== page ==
At More Than 100 Leading Business Schools, Fall Reopening Plans Forge Ahead

Another year of COVID at INSEAD


After most efforts to have consistent in-person course delivery in 2020-2021, an academic year that ended with most B-schools unable even to have live graduation ceremonies, all the schools in the P&Q ranking plan to bring their students to campus this fall. Only a few have announced plans to use remote delivery in special cases, such as international students unable to get a visa on time.

“As of now the presumption is that all university classes that normally take place in person will return to that model,” says Colin McEwen, assistant director of media relations at the Case Western University Weatherhead School of Management in Cleveland, Ohio. “Weatherhead does have an online MBA, so of course that one will not be in-person.”

“We are only offering in-person courses this year,” says Mike Mannor, associate dean of the Notre Dame Mendoza College of Business MBA, “as we feel that the most powerful and impactful learning experiences that define Notre Dame can only be fully experienced in person.” All Notre Dame MBA students must be vaccinated, he adds.

At another Midwest B-school, vaccinations are not required, but in-person attendance is. The University fo Minnesota Carlson School of Management can take this approach because of the size of its cohort, says Phil Miller, Carlson’s assistant dean of MBA & MS programs.

“Beyond the mode of delivery, we run programs whose size allows us to know and interact with each student closely,” Miller says. “Residential programs like the full-time MBA will be in-person with no formal streaming of courses. Conversely, working professional students have significant demands on their schedule, whether that be time or location/travel. For these audiences, we are providing modality and schedule choices (online, Hyflex, in-person) as their learning needs are quite different from residential, full-time students.” He adds that Carlson will not leave international students out in the cold. “Our support for international students at an individual level has been outstanding, particularly as they seek to understand their immigration and employment status.”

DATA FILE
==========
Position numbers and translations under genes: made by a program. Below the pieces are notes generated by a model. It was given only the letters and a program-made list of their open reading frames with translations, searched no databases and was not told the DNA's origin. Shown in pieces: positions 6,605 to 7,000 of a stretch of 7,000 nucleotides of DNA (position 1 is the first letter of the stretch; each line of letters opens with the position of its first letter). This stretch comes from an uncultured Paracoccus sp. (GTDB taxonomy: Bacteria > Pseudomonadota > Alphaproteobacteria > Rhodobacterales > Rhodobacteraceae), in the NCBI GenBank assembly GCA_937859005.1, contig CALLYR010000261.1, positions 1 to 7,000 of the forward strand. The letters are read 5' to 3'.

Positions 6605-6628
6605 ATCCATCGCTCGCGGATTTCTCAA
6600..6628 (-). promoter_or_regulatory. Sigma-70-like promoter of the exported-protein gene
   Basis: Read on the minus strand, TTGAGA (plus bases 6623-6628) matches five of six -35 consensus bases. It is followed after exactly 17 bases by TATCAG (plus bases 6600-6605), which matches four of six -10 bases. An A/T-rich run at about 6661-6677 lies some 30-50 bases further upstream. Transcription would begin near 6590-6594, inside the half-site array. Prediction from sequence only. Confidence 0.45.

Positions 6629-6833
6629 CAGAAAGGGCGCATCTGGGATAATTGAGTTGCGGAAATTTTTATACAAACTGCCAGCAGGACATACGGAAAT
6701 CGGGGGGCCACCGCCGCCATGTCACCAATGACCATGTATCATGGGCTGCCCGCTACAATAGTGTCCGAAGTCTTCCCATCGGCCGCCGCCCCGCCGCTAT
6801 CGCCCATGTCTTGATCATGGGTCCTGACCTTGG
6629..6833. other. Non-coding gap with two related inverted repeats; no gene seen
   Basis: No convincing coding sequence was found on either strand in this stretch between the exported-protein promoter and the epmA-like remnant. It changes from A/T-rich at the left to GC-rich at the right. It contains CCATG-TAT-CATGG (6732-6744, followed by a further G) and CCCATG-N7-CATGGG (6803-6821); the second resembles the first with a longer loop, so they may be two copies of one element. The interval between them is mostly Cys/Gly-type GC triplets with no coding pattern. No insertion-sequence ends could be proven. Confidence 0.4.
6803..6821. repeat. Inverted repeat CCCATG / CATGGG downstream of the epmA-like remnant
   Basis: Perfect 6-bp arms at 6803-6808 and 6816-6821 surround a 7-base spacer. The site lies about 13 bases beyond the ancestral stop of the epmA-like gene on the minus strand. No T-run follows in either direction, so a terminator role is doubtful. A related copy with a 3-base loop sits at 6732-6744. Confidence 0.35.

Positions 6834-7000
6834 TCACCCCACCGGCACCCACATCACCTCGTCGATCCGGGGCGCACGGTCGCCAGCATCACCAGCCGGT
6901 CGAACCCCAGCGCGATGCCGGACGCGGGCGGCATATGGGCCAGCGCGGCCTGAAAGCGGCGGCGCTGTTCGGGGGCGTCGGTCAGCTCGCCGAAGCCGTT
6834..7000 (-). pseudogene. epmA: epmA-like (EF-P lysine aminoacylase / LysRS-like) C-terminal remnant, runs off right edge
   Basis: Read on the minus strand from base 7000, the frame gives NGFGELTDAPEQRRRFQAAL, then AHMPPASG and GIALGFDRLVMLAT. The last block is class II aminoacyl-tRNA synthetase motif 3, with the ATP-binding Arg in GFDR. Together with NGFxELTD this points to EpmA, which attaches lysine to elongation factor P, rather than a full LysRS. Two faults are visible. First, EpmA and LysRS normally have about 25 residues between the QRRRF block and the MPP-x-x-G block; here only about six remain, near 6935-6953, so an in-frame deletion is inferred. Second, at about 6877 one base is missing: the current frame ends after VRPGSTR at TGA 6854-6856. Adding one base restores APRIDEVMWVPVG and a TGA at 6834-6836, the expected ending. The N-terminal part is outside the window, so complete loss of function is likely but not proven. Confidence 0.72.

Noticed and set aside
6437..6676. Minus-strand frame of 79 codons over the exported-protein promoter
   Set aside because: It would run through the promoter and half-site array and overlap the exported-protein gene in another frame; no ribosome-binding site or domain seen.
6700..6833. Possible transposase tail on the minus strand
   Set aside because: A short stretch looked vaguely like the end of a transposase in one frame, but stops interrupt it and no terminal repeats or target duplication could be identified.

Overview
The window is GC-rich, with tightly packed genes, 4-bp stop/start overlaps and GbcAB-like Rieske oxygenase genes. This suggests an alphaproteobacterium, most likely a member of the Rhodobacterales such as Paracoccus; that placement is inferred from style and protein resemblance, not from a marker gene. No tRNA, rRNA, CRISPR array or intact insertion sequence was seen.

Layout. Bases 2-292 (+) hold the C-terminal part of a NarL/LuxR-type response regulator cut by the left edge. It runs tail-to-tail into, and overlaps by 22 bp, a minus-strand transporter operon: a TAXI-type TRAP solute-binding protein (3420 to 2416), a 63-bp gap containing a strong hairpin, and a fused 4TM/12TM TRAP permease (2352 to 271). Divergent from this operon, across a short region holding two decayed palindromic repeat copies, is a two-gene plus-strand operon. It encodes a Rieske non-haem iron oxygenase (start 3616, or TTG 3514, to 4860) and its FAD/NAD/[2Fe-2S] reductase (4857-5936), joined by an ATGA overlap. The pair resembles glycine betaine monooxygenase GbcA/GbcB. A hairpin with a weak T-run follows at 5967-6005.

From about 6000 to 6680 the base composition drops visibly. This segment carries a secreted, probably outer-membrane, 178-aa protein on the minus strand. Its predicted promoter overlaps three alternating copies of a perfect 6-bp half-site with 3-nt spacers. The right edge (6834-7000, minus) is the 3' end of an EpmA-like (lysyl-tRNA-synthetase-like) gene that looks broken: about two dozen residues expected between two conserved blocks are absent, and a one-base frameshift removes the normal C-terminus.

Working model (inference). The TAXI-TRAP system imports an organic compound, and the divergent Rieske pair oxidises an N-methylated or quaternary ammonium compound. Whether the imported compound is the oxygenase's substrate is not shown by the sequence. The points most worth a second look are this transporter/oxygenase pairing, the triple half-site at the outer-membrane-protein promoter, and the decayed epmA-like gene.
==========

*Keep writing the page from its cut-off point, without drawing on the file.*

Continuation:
Another school that is not requiring students to get vaccinated is getting creative to incentivize them to do so. At Penn State University’s Smeal College of Business, when students submit their vaccination status they become eligible for a weekly drawing for prizes, including cash payments, gift cards, and autographed footballs.


HEC Paris’ Andrea Masini. File photo

In Europe, the top schools will not require vaccinations, per se, but they are planning to enforce severe restrictions that should convince all but the most intransigent to get their shots.

At HEC Paris, following strong urging by President Emmanuel Macron earlier this month, HEC Paris expects to require all students to attend classes in-person, says Andrea Masini, associate dean for MBA programs. “The HEC Paris MBA will strictly follow the recommendations issued by French authorities,” he tells P&Q. “Based on the most recent guidelines issued by the French Ministry of Higher Education, all MBA courses are expected to be delivered in-person, and participants will be required to attend classes in person.

“However, exceptions will be granted to participants who — for reasons of force majeure — will be unable to reach the HEC Paris campus or attend courses in person. For all these participants, we have put in place a continuity plan that will allow them to follow courses remotely, i.e. through a hybrid system. In that regard, and to maximize the quality of the MBA experience, our lecture theatres have been equipped with state-of-the-art technology to offer a seamless experience to these participants.”

Students will not be required to be vaccinated — but they will be strongly incentivized to do so, Masini says.

“In accordance with the most recent guidelines set by the French health protocol, a ‘Pass Sanitaire’ (vaccination certificate) will be required for all activities that take place in bars, restaurants, or hotels with a public area where people can gather in large groups,” he says. “Therefore, all students who wish to participate in activities organized in such spaces will be required to produce a certificate. While we are still awaiting further guidance regarding the possibility of requesting students to produce a vaccination certificate to access classrooms, all our students will be encouraged to get vaccinated.”